What Are Early Intervention Services

According to the U.S. Office of Head Start Services, “Head Start programs support children’s growth from birth to age 5 through services centered around early learning and development, health, and family well-being”. However, early intervention services focus on services from birth to three years old. These services can be life-changing, supporting children in reaching their developmental milestones. They are also an invaluable resource for parents, giving them expert advice and guidance during an overwhelming time. 

How to Access Services

Accessing early intervention services varies by state. Googling “Early intervention services in [insert state]” will help you get started.  TES has offices in California, Michigan, and Ohio and provides early intervention services. 


In California, the Early Start program offers a comprehensive array of services tailored to each child’s needs. These services can include speech therapy, physical therapy, occupational therapy, and more. The program emphasizes family involvement and offers support through Individualized Family Service Plans (IFSPs), ensuring the family’s unique priorities and goals are addressed. Services are provided through regional centers. The Early Start website has information about the program and how to initiate services. 


Michigan’s Early On program focuses on identifying developmental delays early and providing necessary interventions. Families work closely with service coordinators who help create Individualized Family Service Plans. Services can include developmental therapies, assistive technology, and family training to ensure consistent progress monitoring and support. Anyone can make a referral to request an evaluation here.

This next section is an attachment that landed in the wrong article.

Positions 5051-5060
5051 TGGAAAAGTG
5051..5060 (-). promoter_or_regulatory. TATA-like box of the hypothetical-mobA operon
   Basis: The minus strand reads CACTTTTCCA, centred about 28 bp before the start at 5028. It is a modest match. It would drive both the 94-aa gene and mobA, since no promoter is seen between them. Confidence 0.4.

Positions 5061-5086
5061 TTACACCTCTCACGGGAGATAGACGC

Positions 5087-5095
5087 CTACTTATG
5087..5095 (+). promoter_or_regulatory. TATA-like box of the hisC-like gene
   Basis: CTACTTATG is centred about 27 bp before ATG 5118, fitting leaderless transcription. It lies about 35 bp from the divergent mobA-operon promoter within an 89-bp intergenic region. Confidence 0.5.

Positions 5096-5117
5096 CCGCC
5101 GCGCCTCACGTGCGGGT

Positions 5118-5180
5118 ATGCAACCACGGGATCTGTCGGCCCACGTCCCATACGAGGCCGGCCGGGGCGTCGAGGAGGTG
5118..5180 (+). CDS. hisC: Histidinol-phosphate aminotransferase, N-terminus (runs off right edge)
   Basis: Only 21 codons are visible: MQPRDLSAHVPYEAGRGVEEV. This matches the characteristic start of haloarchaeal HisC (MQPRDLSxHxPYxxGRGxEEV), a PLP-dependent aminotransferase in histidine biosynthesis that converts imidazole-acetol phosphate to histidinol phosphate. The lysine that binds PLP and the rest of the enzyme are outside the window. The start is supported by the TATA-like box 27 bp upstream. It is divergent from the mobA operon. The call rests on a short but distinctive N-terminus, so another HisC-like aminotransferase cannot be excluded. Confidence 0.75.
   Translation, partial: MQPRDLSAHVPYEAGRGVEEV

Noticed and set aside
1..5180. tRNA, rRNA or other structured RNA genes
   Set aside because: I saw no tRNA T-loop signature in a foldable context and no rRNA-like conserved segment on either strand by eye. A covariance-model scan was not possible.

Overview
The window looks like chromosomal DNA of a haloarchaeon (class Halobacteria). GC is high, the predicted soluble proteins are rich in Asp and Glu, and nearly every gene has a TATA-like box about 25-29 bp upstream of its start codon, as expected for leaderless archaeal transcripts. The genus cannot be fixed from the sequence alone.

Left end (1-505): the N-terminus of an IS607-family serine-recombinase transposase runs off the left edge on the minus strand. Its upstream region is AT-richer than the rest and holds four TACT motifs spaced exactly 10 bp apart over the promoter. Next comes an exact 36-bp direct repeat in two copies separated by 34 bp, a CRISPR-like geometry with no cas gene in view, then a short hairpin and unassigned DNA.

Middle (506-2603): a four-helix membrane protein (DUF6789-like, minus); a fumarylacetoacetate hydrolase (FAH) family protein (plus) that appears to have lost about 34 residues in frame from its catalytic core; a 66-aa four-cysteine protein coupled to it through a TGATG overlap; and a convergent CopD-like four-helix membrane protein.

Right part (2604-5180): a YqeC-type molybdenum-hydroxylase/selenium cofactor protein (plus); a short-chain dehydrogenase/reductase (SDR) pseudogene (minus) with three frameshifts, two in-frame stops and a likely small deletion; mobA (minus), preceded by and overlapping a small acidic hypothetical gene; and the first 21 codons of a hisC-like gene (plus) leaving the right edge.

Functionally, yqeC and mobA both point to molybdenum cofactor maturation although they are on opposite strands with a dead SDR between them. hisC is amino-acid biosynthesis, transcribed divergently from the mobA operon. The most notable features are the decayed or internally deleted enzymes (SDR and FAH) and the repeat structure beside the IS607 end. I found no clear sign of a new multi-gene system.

Ohio’s Help Me Grow program aims to provide early intervention services that enhance child development and empower families. The program offers developmental evaluations and collaborates with families to design Family-Centered Plans (FCPs). Services encompass speech and language therapy, physical therapy, and more, aiming to maximize children’s developmental potential. Submit a referral to Help Me Grow here. Our journey as a new mom to a premature baby has been full of challenges and triumphs. Early intervention services have been our guiding light, helping us navigate the delicate path of our daughter’s development. From infant stimulation services to occupational therapy, these interventions have not only supported our baby’s growth but have also empowered us as parents. As we move forward, it’s crucial to spread awareness about the availability of early intervention services nationwide. Every child deserves the chance to thrive, and these services pave the way for a brighter future, no matter the challenges that come our way.